We begin our series on the newly-promoted Premier League sides with this look at Sheffield United’s manager, Paul Heckingbottom.
We will assess his management style, preferred tactics, tendency to rotate and openness with the press ahead of the Blades’ Fantasy Premier League (FPL) return, as well as looking at areas of his squad he might strengthen in.
Articles on Sheff Utd’s defence and attack will follow.
WHAT TACTICS DO SHEFF UTD PLAY UNDER HECKINGBOTTOM?
Heckingbottom’s default formation in the Championship was a 3-5-2, which is very similar to the one Chris Wilder used during his time at Sheff Utd.
They don’t exactly do Wilder-esque overlapping centre-backs, but Ahmed Ahmedhodzic, in particular, gets forward at every opportunity. An example of this is captured below.
He supplied six goals and two assists from 32 starts in 2022/23, and is someone we will focus on in much greater detail in our bespoke piece on Sheff Utd’s defence.
Above: Ahmed Ahmedhodzic’s seasonal touch heatmap 2022/23
The team’s wing-backs play like traditional wingers, while much of their good form this year can be attributed to the excellent performances of midfield trio Sander Berge, Tommy Doyle and James McAtee.
The latter two, however, are both Manchester City loanees and will leave big boots to fill should they fail to return.
Further forward, Iliman Ndiaye is a Senegal international and undoubtedly one of their star players, playing off Oli McBurnie.
Heckingbottom might, of course, tweak his system in the Premier League, given the higher level, but three at the back seems certain to remain regardless.
“We’ve leaned on this formation all season and I’d be surprised if it changes much. Ndiaye gives it a bit of flexibility with his do-it-all ability and attitude but a lot of our success has come from familiarity with this system and each player’s individual roles within it.” – Ben Meakin, BladesPod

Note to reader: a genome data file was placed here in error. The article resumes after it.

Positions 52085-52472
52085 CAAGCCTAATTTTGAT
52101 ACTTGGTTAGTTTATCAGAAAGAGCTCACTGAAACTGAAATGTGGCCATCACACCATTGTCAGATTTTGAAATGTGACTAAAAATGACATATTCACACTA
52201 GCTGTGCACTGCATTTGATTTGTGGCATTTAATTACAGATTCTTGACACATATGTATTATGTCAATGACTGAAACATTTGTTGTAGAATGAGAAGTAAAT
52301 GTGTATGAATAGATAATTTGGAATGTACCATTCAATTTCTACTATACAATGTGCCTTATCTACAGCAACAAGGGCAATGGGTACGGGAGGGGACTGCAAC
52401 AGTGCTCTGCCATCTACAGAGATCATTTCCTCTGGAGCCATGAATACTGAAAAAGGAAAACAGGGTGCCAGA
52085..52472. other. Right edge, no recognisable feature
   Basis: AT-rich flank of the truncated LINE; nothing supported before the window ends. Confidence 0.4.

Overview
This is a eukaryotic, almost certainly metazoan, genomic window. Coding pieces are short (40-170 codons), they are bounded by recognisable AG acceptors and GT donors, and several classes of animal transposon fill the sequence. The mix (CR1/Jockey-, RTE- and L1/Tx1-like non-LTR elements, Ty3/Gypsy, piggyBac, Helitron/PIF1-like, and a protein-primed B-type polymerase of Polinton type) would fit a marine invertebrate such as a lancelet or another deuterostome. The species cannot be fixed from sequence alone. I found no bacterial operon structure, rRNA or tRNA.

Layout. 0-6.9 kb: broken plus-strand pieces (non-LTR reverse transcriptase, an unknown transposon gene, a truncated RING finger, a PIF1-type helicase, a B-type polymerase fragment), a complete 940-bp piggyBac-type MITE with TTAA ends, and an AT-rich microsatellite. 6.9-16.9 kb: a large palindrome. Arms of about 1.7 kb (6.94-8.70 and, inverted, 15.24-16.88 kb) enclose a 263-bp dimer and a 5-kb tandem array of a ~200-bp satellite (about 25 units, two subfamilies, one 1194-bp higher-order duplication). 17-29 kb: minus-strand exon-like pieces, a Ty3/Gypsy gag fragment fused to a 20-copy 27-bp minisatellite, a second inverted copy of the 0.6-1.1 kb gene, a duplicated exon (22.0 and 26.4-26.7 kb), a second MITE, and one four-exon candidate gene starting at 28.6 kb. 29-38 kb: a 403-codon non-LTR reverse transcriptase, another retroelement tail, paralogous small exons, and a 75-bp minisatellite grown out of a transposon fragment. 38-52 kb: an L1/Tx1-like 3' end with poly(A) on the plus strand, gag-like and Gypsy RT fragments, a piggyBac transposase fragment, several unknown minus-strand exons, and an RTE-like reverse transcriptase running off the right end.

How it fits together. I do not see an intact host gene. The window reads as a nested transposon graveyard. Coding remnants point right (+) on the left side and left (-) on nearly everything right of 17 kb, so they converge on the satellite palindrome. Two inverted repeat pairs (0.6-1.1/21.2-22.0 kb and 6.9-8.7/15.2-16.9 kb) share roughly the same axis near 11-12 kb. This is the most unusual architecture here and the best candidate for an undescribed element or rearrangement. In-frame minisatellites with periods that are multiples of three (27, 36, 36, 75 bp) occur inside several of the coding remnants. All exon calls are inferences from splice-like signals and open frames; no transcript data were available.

“Heckingbottom doesn’t change much. I have seen us go to a back four late in games, but he will generally tweak tactics but not really formation.” – FPL Blade
WHAT STYLE OF FOOTBALL DOES HECKINGBOTTOM FAVOUR?
Heckingbottom had his side playing some decent football in the Championship, with the Blades scoring the third-most goals last season (73). He prefers to play with a fast tempo, focusing on quick transitions with an emphasis on pressing, work rate and fitness.
The fact they ranked second for attempts from counter-attacks and third for attempts from set plays is encouraging, given how important both of those areas will be in their quest to stay up. On the ball, they averaged just 51.2% possession, the tenth-highest tally in the division.
Heckingbottom may go under the radar against bigger names like Vincent Kompany, but his tactical nous and man management skills deserve praise.
“We lack some of the innovation from our last promotion to the Premier League but the blueprint is similar: 3-5-2 where the wing-backs get forward regularly. We do play with aggression and speed which I’m hoping will be even more of an asset in the Premier League than the Championship: when we win the ball back (which we did better than most teams in the Championship), we move quickly down the pitch to try and catch teams out. Defensive solidity also underpinned our promotion.” – Ben Meakin, BladesPod
“Heckingbottom just picked up Wilder’s style of play and ran with it. He made a few tweaks due to players – our LCB doesn’t get forward as much as RCB due to Jack Robinson’s skill set. If we sign a new LCB, I expect that could change.
The midfield three is very similar to Wilder’s style. McAtee is a little more attacking than Fleck was on the LCM spot, and he became more of a wide forward or no. 10 interchanging with Ndiaye towards the end of the season.” – FPL Blade
DOES HECKINGBOTTOM LIKE A SETTLED SIDE OR WILL HE ROTATE?
Heckingbottom has a core group of players he trusts, but won’t shy away from making big calls.
Oliver Norwood, for example, had been one of Sheff Utd’s standout performers of the season but was forced out of the starting XI by youngster Tommy Doyle earlier this year, with more energy needed in the middle.
“We had a ridiculous injury list last season so rotation wasn’t ever an option. That said, he did make a bold call of shaking up two-thirds of the midfield with about 10 games to go and that proved pivotal to getting us over the line for promotion. He knows his best team but isn’t afraid to cut favourites from the line-up if they’re not performing.” – Ben Meakin, BladesPod